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Nothin’ But The Blues — Blues Scene Round-Up — January 2014

By Will Harris

Got the January blues? Well, we certainly have at Midlands Rocks, but there’s no reason to feel glum – this year promises yet more in the way of outstanding blues.

Firstly, though, let’s have a look at a few of the awesome releases that came out towards the end of 2013. The end of October saw Charlie Musselwhite release his second album of the year (his first being the blazing Get Up! with roots-rock singer-songwriter Ben Harper), the live collection Juke Joint Chapel (top harp-blowing comes as standard), and Canadian trio The Perpetrators released their latest set of hard-hitting blues, Stick Em Up. Oh you want to hear some? Here’s the threesome kicking out new track ‘Smokes ‘N Chicken’ live:

 

November brought a collection of trad blues/jazz, From Adamant to Atchafalaya, by acoustic picker Paul Asbell, John McVey put out some rough ‘n’ ready blues with Meet Me In Houston, and The Jim Cummings Band released the jazz-inflected, smoky-voiced Grind. Some southern-tinged rocking tracks a la ZZ Top came in the form of Bryce Janey’s Burning Flame, Winnipeg-born Son of Dave released Blues at the Grand, a set of hot, sweaty and distinctly original R&B numbers, and Paul Lamb & The Detroit Breakdown reached for their roots when they released the decidedly funky Ready, Fire, Aim (read our review of the album and our interview with the man himself).

Jo Harman put out Dirt On My Tongue, a truly admirable collection of piano ballads, funky blues and pop-tinged Americana, and Joanne Shaw Taylor became the next spotlight in Ruf Records’ Songs From The Road CD/DVD series. Back Pack Jones produced some really movin’ music with Betsy’s Kitchen, the UK’s own Babajack took the blues to new, heady heights with Running Man and the ever-spellbinding raconteur Eric Bibb released Jericho Road. Hear Bibb’s inspired take on contemporary blues in new track ‘Let The Mothers Step Up’ below.

 

Santa brought plenty more for December. Ottawa jump blues veterans Downchild released the loud ‘n’ lively Can You Hear The Music? and Terry Taylor (of Bill Wyman’s Rhythm Kings) released Taylor Made, his own album of original blues songs and covers of songs that inspired him. Music legend Les Paul also had a tribute album made up of covers of jazz and blues standards that the hugely influential man loved, putting Lou Pallo of the Les Paul Trio together with such stars as Keith Richards, Steve Miller, Billy Gibbons and Slash. A DVD with a documentary is also available: for a generous preview (including footage of some of the tracks being recorded), watch the video below.

 

The first month of 2014 is due to be jam-packed with blues releases. To usher in the New Year on 7th January is something that sounds distinctly new: Hard Garden’s debut, Blue Yonder, which breeds deep Muddy-esque blues vocals and gritty guitars with sequencers and digital beats to create a sound that’s got one foot in the past and one firmly in the future. One to watch for sure! On 13th January, guitarist Tinsley Ellis weaves Delta, rock and contemporary together on Midnight Blue, his latest outing that’s more or less covering all bases as far as blues goes – and sounds pretty good for it.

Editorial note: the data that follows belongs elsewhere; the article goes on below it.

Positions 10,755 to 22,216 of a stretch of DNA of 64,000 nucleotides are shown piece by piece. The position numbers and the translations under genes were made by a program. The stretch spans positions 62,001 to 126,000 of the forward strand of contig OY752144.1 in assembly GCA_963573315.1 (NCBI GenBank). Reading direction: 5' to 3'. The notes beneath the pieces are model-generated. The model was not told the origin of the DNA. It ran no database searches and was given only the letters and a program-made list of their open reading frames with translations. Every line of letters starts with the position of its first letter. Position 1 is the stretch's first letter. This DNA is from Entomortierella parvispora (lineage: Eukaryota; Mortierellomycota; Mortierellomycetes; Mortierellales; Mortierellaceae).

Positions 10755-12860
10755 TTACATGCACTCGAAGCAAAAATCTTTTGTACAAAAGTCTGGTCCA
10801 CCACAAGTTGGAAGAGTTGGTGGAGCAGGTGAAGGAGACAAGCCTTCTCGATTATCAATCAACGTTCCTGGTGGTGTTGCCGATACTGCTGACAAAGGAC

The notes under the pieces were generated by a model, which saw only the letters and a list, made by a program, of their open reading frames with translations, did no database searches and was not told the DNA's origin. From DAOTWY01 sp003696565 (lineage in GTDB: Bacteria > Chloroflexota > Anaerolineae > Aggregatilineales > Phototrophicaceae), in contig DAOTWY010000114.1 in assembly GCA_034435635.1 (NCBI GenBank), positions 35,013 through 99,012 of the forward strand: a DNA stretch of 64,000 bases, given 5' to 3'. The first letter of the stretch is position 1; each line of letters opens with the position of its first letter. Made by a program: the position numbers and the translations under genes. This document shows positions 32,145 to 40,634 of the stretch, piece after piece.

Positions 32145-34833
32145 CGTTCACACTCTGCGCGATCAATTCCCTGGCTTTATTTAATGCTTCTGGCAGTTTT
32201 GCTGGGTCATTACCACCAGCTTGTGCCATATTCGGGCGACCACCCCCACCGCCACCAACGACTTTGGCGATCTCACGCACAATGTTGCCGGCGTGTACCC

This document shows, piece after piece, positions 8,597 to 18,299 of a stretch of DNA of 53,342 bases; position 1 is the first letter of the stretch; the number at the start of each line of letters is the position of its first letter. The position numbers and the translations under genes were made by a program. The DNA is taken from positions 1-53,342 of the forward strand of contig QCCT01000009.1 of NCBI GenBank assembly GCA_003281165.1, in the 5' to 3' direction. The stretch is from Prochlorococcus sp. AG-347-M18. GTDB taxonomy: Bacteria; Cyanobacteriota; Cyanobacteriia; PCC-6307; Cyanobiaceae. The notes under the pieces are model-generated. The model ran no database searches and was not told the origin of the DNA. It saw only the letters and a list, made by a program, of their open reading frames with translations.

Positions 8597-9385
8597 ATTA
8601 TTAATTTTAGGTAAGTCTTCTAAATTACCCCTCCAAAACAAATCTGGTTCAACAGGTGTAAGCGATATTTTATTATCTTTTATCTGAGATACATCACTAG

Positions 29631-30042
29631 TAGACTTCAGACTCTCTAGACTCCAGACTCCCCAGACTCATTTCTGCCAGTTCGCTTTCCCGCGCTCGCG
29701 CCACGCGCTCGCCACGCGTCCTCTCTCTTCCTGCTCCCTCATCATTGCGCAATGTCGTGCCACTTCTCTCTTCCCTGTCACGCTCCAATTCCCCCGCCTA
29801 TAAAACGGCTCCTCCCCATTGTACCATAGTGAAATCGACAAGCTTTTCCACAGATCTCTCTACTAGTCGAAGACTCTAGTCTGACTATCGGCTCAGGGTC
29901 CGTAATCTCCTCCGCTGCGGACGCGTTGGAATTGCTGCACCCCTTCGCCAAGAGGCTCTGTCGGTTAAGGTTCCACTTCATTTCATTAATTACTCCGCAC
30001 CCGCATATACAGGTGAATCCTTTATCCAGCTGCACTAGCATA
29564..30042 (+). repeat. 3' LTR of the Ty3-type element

Tommy Castro And The Painkillers by Steve Sherman

Tommy Castro And The Painkillers by Steve Sherman

20th January sees the debut of Baltimore soul-blues artist Ursula Ricks, My Street, a funky affair that’s strong on rhythm and big on cool, and the same day Tommy Castro comes back with his new band The Painkillers for his latest effort of rocking blues, The Devil You Know, and even hires in help from greats such as Joe Bonamassa for the occasion. Also on the 20th, New Orleans six-stringer Bryan Lee releases Play One For Me, a superb collection that would fit comfortably in any B.B. King fan’s library, combining some original numbers not to mention covers of Bobby Womack, Howlin’ Wolf and Freddie King. For a taste of some of Lee’s previous work, see this video from 2003:

 

On 27th January, one-man-band Scott H. Biram will bring out his latest set of country blues, Nothin’ But Blood —  listen to him sing one of the ‘gospel’ bonus tracks from the new album, Christian salvation ode ‘When I Die’. That week there’ll also be the posthumous release of the last few tracks recorded by Chicago bluesman Lou Pride, the heartbreakingly-titled Ain’t No More Love In This House, and British act Rosco Levee and the Southern Slide serve up more blues-heavy classic rock with Get It While You Can. Didn’t hear their first album? Here’s one of the standout tracks from it:

 

January isn’t especially hot on the gig front for the Midlands, but there are some pretty smokin’ shows on the horizon: Americana rockers Nine Below Zero appear at The Robin 2 in Bilston on 14th February; the legendary former Cream man Jack Bruce and His Big Blues Band appear there on 28th March; and the phenomenal Robert Cray is due to appear at Cambridge Corn Exchange on 10th May. The Robin will also play host to some Detroit rock-injected blues with Michael Katon on 29th January, who’ll be playing in Oxford two nights earlier at The Jericho Tavern. To get you in the mood, we’ll leave you with this performance of his deliciously Hendrix-y ‘Red Moon Rising’. ‘Til next time!

 

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